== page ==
A family affair

Former Jacksonville High School head boy's basketball coach John Alexander (holding plaque) is surrounded by members of his family on Friday evening, shortly after the dedication of the John Alexander Gymnasium, located at 800 Farnsworth Street.

 

So often landmarks, buildings, stadiums and arenas are named for a worthwhile individual posthumously.

Thanks to the wisdom of the Jacksonville Independent School District Board of Trustees, the school district's primary arena officially became the John Alexander Gymnasium during a special dedication ceremony that was held Friday night, prior to the start of the Fightin' Indians' game against Whitehouse.

The entrustment served to honor former Tribe head boy's basketball coach John Alexander, who is very much alive and well — in fact, Alexander looked right dapper as he walked out to mid court to accept a plaque from JISD Board of Trustees President, Todd Travis, amidst a stirring ovation from what was the largest crowd of the season that had gathered in the facility on Farnsworth Street.

Wearing a Jacksonville blue shirt, tucked into his straight-leg jeans, accented by a sporty brown-western belt and brown boots, the ever-gracious Alexander offered up thanks to a bevy of folks, including his family (many of which were on hand to share in the joyous occasion), former players and of course God, who Alexander said allowed him to be in the greatest profession of coaching and teaching.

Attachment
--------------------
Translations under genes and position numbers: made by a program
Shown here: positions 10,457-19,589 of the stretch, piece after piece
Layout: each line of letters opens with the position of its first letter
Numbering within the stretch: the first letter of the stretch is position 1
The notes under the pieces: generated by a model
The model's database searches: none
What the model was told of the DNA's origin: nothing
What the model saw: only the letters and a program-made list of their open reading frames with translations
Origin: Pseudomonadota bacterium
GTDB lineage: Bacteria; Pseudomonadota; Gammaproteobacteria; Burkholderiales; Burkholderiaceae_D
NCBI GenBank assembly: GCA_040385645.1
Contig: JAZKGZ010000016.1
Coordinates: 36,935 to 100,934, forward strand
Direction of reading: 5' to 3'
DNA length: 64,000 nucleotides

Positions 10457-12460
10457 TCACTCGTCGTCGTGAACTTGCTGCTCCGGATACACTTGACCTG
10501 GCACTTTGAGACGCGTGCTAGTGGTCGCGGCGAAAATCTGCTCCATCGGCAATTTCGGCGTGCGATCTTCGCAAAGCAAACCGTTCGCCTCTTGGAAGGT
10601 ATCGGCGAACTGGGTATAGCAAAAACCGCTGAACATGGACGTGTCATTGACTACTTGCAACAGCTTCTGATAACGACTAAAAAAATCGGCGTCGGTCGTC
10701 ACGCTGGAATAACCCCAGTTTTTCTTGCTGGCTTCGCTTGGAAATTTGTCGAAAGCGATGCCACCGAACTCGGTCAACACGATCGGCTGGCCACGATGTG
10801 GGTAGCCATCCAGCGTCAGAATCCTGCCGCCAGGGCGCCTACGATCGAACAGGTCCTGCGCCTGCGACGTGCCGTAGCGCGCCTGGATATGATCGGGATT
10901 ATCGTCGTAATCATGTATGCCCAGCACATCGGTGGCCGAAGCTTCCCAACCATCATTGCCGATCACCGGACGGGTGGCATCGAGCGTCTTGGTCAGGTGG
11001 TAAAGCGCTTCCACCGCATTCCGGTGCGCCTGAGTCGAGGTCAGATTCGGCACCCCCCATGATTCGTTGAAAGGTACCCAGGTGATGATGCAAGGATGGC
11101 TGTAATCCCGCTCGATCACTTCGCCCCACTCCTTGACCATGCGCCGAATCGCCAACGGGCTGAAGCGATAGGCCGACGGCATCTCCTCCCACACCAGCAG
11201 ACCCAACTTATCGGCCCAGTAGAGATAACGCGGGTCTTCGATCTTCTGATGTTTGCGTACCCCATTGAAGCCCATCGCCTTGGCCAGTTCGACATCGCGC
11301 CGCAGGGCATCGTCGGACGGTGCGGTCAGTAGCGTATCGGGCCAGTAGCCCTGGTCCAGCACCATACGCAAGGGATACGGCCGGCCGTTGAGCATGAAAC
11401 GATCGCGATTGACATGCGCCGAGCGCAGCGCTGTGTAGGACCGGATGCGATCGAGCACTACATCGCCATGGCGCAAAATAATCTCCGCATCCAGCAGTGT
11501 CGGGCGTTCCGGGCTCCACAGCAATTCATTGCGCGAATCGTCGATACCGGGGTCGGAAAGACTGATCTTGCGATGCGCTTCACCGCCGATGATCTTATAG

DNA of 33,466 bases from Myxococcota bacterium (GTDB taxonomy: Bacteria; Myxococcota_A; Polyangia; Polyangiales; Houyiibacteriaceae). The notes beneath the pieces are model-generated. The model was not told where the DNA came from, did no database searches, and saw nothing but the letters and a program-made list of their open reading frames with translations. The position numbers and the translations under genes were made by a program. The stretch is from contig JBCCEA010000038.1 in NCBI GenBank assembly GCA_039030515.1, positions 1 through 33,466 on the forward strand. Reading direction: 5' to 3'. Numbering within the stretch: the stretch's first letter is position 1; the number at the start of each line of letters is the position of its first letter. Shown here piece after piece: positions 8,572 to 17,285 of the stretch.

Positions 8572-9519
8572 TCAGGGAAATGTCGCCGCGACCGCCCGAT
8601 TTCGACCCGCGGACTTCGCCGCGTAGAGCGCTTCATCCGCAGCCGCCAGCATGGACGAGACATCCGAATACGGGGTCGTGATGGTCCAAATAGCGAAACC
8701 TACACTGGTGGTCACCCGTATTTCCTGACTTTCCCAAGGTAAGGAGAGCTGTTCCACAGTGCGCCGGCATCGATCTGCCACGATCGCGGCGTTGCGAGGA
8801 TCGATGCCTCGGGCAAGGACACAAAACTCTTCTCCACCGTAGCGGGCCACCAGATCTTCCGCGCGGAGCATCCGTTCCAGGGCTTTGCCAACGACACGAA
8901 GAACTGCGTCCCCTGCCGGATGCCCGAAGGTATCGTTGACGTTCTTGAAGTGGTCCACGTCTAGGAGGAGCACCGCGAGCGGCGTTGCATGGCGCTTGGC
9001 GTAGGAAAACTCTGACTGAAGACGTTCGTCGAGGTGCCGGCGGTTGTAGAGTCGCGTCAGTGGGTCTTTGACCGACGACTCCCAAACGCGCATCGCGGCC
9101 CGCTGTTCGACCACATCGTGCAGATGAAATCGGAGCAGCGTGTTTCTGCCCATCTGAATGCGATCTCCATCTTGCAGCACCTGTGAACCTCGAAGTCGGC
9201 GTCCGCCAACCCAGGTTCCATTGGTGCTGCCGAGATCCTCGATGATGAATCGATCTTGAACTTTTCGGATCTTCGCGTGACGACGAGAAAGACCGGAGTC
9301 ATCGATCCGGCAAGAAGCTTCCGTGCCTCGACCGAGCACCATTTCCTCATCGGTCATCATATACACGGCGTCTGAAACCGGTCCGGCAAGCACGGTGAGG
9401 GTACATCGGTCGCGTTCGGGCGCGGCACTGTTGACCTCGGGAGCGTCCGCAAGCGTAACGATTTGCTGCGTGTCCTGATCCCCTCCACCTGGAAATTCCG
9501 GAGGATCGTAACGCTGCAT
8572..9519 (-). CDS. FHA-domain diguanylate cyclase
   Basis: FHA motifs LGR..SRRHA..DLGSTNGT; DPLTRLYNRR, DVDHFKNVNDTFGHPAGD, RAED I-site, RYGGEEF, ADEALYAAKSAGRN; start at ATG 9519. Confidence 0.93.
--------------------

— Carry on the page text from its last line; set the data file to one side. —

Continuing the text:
Nearly half of his coaching career took place as mentor of the Jacksonville Fightin' Indians.

When Alexander hung the whistle up for the final time he departed with a record of 574-311, which put him at No. 79 in all-time career wins in Texas high school basketball circles.

Alexander's teams won district championships nine times and in 1984 the Tribe made it all the way to the state tournament.

Alexander served the teaching and coaching profession for more than 40 years.

More so than just the Alexander name, but the legacy that Alexander carved out by not only teaching young men how to win on a basketball court, but in the real world as well, the John Alexander Gymnasium will now serve as a local beacon for many, many more young men of Jacksonville.

 

 

 

 

 

 

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